Holding employees accountable to safety standards and implementing appropriate consequences for failure to comply can go a long way in encouraging proper safety protocols are followed. These behaviors will eventually become ingrained in the everyday behavior and mindset of an organization. In addition, management should set realistic, achievable goals for their workforce to foster a sense of shared challenge and accomplishment.


Engagement and Motivation

If the precedent for dealing with safety issues is inconsistent or haphazard, there’s a good chance employees will disengage from the get-go. Leaders should find ways to get employees excited and interested in positive safety results. Smith advises that the best way to foster engagement is by hosting a monthly safety meeting – not a one-way lecture that employees will dread, but rather a forum for lively discussion where concerns can be aired and ideas can be vetted. Every member should be encouraged to be an active participant.


Recognition and Appreciation

Positive recognition for model behaviors is a great way to encourage people to engage with the safety process. Smith advises that recognition occur at the aforementioned monthly safety meetings, so that it can be public and come directly from members in management.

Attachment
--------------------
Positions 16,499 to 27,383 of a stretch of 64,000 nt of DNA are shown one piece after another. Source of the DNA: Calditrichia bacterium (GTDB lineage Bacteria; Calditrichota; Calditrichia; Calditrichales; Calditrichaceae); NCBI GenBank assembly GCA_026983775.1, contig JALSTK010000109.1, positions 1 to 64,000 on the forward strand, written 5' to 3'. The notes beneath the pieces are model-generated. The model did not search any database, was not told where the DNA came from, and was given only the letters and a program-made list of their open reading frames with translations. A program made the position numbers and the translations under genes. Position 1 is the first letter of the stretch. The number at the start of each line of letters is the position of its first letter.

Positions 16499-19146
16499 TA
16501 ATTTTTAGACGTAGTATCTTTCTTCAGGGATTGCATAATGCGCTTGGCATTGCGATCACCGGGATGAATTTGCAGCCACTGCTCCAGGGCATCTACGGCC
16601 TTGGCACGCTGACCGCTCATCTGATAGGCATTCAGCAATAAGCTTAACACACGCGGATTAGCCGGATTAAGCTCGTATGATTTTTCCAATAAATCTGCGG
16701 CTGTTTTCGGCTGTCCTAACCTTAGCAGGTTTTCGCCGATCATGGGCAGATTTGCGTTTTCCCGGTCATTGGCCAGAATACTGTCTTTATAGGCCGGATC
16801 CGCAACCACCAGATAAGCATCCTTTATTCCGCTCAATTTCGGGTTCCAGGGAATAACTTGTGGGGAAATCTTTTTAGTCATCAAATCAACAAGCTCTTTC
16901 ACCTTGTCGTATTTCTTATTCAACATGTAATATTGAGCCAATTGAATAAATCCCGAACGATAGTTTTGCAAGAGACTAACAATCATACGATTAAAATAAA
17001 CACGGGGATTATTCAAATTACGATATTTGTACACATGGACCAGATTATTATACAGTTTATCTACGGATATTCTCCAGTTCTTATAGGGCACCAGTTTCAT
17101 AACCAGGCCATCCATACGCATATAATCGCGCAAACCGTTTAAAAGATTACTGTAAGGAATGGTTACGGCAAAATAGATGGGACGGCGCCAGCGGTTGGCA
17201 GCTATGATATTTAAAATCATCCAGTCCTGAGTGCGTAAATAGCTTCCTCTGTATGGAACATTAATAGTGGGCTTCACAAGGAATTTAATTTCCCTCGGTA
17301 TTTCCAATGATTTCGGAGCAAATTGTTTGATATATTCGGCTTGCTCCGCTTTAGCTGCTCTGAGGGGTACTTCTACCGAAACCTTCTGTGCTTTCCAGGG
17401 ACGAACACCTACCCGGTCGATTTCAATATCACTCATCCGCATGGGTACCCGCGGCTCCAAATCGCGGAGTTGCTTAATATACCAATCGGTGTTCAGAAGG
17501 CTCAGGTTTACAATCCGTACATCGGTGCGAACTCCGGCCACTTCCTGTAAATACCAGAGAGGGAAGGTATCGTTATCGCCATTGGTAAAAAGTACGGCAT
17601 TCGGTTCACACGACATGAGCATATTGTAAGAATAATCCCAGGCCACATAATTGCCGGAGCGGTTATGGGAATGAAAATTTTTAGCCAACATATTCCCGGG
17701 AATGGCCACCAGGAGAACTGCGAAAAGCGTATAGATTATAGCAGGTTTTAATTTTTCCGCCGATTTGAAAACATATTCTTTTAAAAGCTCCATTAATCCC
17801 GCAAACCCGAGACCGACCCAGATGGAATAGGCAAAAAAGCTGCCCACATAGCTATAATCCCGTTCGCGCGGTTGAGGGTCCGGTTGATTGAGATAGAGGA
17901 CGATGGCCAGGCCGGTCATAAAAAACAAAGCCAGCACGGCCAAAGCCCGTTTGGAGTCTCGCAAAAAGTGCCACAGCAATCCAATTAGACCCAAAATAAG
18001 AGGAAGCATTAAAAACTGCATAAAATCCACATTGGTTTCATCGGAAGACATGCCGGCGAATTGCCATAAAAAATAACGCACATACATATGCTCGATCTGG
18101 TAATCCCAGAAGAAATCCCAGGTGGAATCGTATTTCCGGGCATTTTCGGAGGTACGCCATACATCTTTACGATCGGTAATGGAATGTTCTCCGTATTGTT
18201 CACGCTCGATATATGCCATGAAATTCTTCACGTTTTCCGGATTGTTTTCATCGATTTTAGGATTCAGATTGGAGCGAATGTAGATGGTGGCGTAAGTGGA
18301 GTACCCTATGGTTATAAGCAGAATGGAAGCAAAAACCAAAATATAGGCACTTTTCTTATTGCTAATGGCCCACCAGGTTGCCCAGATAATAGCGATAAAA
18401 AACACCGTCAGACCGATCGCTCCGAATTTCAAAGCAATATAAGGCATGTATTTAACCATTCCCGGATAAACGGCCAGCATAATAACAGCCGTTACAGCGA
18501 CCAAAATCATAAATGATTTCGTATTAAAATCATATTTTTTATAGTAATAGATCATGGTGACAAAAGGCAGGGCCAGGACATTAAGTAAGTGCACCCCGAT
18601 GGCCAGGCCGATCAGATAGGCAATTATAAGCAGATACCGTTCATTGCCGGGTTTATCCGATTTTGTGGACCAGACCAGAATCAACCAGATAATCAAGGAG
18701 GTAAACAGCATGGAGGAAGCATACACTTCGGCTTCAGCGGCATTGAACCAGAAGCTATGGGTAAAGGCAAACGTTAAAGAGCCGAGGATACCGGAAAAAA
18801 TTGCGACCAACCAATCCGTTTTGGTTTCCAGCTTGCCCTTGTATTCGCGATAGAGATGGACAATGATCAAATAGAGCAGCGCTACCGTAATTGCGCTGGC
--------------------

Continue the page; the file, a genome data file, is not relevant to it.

Other methods, such as awards or a “shout out” board can also be implemented to accomplish appropriate recognition of positive behaviors. Appreciation is the best currency for validating past safety efforts and encouraging new ones. Appreciation can be as formal as a public award at a safety meeting or as casual as a quick face-to-face thank you. Whatever the method, a little appreciation can go a long way in making employees feel that their efforts are valued and make a positive difference in the organization.



This tactic has to do with an organization’s processes and behaviors at a managerial level. If a company’s rhetoric states that safety is a priority, but managers fail to follow up on injuries or report hazards, employees are not going to buy in to efforts to build a strong safety culture. If safety is not a priority at the top, it will likely not be a priority at any level. Ultimately, actions will speak louder than words, and safety efforts and initiatives must be followed up on in order to establish credibility throughout the organization. Only then will managers be able to secure the crucial buy-in that they need from their employees to see positive safety results.

Exercising safety leadership and revolutionizing safety culture will be the result of concentrated efforts over a period of time. But these are efforts that can pay major dividends. Everyone will benefit when the safety leadership and safety culture of your tribe or tribal enterprise reflects safety as a priority, and every member regards safety as a personal responsibility.

For more information, please check out the referenced articles below or contact your Tribal risk manager, Mark Sherwood, at



Safety Leadership: 11 characteristics of great safety performers

Six Strategies for a Stronger Safety Culture